Just after 8pm on Sunday evening, about 300 soldiers of the North's Korean People's Army (KPA) drove into the 800-yard wide Joint Security Area (JSA), the only crossing point on the heavily fortified border, which remains the last Cold War flashpoint in the world. Similar incursions occurred on Friday and Saturday when as many as 260 soldiers, armed with rifles and machine guns, arrived in army trucks to take up battle positions and install mortars on the North Korean side.
Under the 1953 Armistice Agreement between Pyongyang and the United Nations, which brought to an end the Korean War, a maximum of 35 military police from either side are allowed into the JSA, armed with nothing larger than hand guns. Last Thursday, in a move that had been anticipated for several weeks, Pyongyang renounced its "duty" in the area, and said that its forces would no longer bear the required special insignia.
The announcement was accompanied by bellicose rhetoric from both North and South; in the latter, fiercely fought elections to the National Assembly will be held next week. American forces in South Korea went on the highest military watch alert in 15 years. But, far from being a prelude to invasion and war, Pyongyang's strategy appears, by many reckonings, to be aimed at a peace treaty.
Since the end of the Cold War, North Korea's industrial and agricultural output, infrastructure and economic growth have rusted almost to a standstill. Structurally, many of the components of a prospering economy are in place; crucially, what Pyongyang lacks is foreign investment. For five years, it has pinned its hopes for national survival on the greatest geo-political prize of all: a peace treaty with the US.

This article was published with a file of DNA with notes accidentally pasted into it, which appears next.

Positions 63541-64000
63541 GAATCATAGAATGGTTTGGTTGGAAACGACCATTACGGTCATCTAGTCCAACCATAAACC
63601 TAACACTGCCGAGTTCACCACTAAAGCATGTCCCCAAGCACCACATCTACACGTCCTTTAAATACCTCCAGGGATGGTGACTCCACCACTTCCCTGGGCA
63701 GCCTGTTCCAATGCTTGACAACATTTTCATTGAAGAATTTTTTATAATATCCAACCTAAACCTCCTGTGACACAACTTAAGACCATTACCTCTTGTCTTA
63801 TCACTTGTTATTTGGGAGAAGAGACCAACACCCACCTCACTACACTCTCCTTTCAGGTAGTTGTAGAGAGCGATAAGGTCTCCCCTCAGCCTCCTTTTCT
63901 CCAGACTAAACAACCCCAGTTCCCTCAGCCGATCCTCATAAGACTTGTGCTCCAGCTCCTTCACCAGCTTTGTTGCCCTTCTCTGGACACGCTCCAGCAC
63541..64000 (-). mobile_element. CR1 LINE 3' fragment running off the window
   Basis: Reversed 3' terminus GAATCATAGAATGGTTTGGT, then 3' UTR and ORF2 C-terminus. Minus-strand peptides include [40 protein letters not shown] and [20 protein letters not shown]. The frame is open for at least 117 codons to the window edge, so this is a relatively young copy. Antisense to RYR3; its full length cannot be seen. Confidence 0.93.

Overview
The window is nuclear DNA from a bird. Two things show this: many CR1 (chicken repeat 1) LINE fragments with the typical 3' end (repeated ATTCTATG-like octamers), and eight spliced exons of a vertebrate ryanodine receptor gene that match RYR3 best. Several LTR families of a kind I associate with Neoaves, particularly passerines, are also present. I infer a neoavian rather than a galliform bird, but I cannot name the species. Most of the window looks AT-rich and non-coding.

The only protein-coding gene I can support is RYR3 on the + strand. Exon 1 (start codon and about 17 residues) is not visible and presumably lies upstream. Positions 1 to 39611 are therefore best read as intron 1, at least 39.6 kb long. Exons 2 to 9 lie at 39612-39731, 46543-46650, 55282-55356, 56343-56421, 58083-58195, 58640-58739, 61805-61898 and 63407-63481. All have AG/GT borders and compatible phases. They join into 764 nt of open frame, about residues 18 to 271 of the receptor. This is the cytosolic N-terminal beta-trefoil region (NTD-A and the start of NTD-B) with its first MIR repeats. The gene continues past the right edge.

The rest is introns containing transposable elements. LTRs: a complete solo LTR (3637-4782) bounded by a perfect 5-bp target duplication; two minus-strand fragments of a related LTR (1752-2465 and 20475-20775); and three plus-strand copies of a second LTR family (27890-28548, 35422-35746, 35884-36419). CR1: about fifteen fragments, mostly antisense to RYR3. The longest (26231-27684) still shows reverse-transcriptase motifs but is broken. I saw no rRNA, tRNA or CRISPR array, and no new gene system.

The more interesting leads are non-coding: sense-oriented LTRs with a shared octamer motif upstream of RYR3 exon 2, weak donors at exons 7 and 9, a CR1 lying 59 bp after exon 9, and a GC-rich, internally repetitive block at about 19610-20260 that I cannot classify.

In seeking this, it has few tools at its disposal. On paper at least, the KPA is an alarming adversary: its million troops, supported by chemical, and perhaps nuclear, warheads outnumber the 650,000-strong South Korean army and its 37,000 American allies. But technologically, the KPA is a period piece. Much of its equipment is pre-war, fuel is scarce, and it has ranged against it the same potential force unleashed in the Gulf War. If Pyongyang chose to mobilise fully, it could certainly inflict horrible casualties on the South and its allies; it could also initiate lesser hostilities, from acts of terrorism to a limited invasion, in an attempt to force concessions. But it would be a potentially suicidal strategy. An all-out war would in the long-term be the one strategy guaranteed to bring down the North Korean government.
Its only other bargaining chip is the Armistice and, for five years, Pyongyang has been slowly whittling it away. In 1991 it suspended meetings of the supervisory Military Armistice Commission. Two years later, it expelled from its side of the DMZ neutral observers from Czechoslovakia, soon followed by the Polish delegation. Last month, North Korea diplomats began to speak of "final and decisive" steps towards annulling the Armistice, unless Washington agreed to talks. Last week's announcement, and the sabre- rattling over the weekend are the fulfilment of this promise.
Its chances of success do not appear high. South Korea is terrified of being excluded from a treaty. The Americans, publicly at least, insist that they are not interested, and that the Korean Cold War must be brought to an end by the Koreans themselves. The closest things to concessions, ironically, are coming from Pyongyang: recently it began hinting that, even after a treaty, it could tolerate a certain number of US troops on the peninsula. If the rebuffs continue, the North will be left with fewer and fewer options and most of those that remain do not bear thinking about.Reuse content